In 1931 Sobha Singh migrated to Delhi and set up his studio in Connaught Place. As a commercial artist he was a great success and painted some out-standing posters for the Indian Railways and the Post and Telegraph Depart-ment. His patron was Col. G.D. Tate, who appreciated his work and gave him encouragement. Sobha Singh painted a number of outstanding posters. -As an example of his work, a poster showing the pomp and splendour of the princely 'State of Jaipur,- - is worthy of mention. The Maharaja is riding on a splendidly caparisoned elephant. In the foreground are musicians and elegantly dressed retainers. From the balconies, women of the harem are enjoying the sight of the royal procession.

Gurbux Singh, editor of the Punjabi Journal Preet Lari founded a colony of idealists at a place' midway between Lahore and Amritsar, which he named Preet Nagar. At this place, located in the countryside of Tehsil Ajnala, writers, painters and educationists gathered from all over Punjab. In 1942 Gurbux Singh invited Sobha Singh to live at Preet Nagar. So Sobha Singh was not finding fulfillment in commercial art, which could provide him a living but did not give him spiritual satisfaction.He readily accepted the invitation of Gurbux Singh. At Preet Nagar his companions were Nanak Singh, novelist, and Balwant Gargi, essayist and dramatist. His studio became popular with lovers of art. It is difficult for two strong individualists to live together. Gurbux Singli got the feeling that Sobha Singh's studio had become a critics cell and after about six months they decided to part company.
        In August 1947, Sobha Singh migrated from Lahore to India He left Lahore empty-handed, leaving behind more than 60 paintings and his household goods. He reached Andretta in the Kangra Valley along with a pupil. It was raining heavily. It was a cold evening and nobody gave them shelter. He and his pupil spread their bedding on a plank in front of a shop. On seeing their plight, a shopkeeper allowed them to spend the night in a shed used for storing tealeaves. It was indeed a cold reception in the Kangra Valley. After spending about eight months in a rented room, he decided to build a cottage.
                                               He bought two kanals of land and left for Simla and Bombay to earn some money to build the cottage.In October 1947, he went to Delhi where disorder prevailed on account of influx of refugees from Pakistan, and he did not find any lucrative occupation. In December 1948, when I was posted to Ambala on transfer from Delhi after a hectic tenure as Deputy Commissioner, I invited him to live with me. During that period, one day I saw him kneading a lump of clay. I asked him why he was doing so. He told me that he wanted to prepare my bust. I was surprised, as I had known him as a painter and not as a sculptor. I gave him a few sittings and in a week's time he showed me the bust which, according to the people who saw it, had a remarkable likeness. This bust was cast in bronze and it is now in the library of Chandigarh Museum.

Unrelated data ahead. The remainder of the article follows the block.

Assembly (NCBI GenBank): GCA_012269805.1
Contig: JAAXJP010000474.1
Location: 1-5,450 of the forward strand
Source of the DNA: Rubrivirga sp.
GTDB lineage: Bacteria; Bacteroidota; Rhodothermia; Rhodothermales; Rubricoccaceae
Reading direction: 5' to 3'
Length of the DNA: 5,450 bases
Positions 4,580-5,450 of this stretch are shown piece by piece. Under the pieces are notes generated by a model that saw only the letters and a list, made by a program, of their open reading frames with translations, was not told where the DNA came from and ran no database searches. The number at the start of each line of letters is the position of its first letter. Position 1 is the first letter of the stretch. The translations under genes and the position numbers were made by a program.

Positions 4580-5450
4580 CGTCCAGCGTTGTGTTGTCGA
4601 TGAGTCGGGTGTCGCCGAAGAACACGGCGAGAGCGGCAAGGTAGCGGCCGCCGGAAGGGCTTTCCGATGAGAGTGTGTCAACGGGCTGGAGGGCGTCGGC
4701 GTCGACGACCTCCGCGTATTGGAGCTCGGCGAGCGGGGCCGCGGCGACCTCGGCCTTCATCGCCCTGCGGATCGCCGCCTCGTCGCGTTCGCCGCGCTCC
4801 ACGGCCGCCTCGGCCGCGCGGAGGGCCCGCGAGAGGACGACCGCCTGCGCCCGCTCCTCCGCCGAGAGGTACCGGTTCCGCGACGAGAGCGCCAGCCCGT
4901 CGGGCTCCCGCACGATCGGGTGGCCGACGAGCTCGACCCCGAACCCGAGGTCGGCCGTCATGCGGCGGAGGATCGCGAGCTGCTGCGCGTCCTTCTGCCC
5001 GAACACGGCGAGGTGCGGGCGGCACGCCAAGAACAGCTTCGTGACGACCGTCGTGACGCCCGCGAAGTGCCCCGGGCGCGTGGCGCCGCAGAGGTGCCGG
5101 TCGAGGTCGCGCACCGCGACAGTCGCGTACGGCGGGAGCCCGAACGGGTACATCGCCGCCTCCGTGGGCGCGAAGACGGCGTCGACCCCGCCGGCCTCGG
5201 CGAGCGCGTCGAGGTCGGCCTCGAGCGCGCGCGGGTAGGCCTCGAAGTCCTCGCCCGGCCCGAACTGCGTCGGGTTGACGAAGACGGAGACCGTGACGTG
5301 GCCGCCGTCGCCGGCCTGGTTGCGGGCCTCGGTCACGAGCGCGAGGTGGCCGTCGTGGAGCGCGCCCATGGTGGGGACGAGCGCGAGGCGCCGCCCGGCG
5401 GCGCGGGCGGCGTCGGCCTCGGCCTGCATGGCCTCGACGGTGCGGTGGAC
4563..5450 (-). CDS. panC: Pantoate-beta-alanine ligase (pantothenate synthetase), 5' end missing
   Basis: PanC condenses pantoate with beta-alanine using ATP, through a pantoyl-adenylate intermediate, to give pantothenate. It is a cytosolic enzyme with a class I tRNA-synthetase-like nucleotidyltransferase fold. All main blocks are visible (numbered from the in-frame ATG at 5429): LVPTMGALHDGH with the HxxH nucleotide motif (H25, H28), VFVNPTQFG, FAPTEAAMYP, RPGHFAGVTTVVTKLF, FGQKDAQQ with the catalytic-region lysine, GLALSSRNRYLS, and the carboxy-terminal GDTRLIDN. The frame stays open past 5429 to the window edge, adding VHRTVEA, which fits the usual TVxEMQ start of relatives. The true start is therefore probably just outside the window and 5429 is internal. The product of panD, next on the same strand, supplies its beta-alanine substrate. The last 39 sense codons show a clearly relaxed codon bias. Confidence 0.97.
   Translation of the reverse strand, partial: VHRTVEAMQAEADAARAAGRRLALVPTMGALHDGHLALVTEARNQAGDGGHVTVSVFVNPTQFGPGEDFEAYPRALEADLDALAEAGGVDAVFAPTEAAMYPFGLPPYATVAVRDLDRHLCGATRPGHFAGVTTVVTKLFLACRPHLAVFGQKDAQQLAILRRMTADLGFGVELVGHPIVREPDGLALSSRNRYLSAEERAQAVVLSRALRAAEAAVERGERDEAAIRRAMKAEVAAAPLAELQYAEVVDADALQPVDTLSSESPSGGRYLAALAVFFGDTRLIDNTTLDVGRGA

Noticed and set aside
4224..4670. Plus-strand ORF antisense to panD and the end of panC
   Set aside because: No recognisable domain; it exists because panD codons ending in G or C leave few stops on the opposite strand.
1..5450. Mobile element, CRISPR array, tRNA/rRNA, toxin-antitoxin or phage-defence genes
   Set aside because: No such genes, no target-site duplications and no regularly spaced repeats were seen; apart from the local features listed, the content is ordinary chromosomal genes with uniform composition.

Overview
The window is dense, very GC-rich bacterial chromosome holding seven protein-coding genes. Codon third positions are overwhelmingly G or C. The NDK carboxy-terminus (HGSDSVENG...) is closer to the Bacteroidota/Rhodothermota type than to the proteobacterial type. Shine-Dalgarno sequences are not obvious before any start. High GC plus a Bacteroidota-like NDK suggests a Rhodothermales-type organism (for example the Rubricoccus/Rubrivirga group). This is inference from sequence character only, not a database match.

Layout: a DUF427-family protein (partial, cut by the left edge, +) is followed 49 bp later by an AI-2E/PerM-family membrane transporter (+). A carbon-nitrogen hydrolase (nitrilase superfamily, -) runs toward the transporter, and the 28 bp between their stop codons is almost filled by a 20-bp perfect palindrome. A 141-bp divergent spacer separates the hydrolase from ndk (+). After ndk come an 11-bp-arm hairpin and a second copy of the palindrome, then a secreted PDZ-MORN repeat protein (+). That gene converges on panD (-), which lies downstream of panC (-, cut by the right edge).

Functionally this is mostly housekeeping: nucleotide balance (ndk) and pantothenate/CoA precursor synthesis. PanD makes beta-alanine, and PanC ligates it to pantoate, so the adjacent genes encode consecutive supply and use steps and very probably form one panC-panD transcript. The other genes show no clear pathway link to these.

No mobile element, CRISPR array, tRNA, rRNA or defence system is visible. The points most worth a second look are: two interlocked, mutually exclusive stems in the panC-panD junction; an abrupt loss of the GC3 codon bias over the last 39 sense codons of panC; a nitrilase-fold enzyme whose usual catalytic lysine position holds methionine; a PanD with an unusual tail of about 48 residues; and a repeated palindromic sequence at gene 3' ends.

The cottage of Sobha Singh under the snow-covered Dhauladhar mountain range in Kangra  Sobha Singh was inspired by the paintings of the Kangra School in which charming women are depicted. His medium was oil painting on canvas. Even with this medium he was able to achieve delicacy of treatment and minuteness of decorative detail which we see in Kangra miniatures. His painting of a young bride sitting in a palanquin, with a cuckoo in front, reflects the charm of the Kangra folk song "bhabi cuckoo keehan bolda." In another charming painting, a Kangra bride, innocent and shy, is sitting on the floor with two wicker baskets on her right.
        His earliest painting was of Guru Nanak Dev as a child, painted in 1934. It shows the influence of Christian art of the Middle Ages. Guru Nanak Dev, the child, is held by his mother Tripta in her lap. She is surrounded by women of the household. In the background are Shiva, Rama and Sita and Saraswati showering flowers on the. holy child.
         The earliest portrait of Guru Nanak Dev, entitled "Nam Khumari Nanaka Charhi rahe din raat" was painted in 1937. Here the Guru, with his half-closed eyes, is shown in a mystic trance. No wonder, this painting reached many Sikh homes and was worshipped as an icon. The best paintings of Guru Nanak Dev by Sobha Singh are in Chandigarh Museum. Realising their great spirit and historic value, I purchased them for Chandigarh Museum, where they are viewed with reverence by the visitors. Sobha Singh appropriately called them "Meditations on Guru Nanak". After all, there is no authentic portrait of Guru Nanak Dev and artists painted him as they imagined him to be.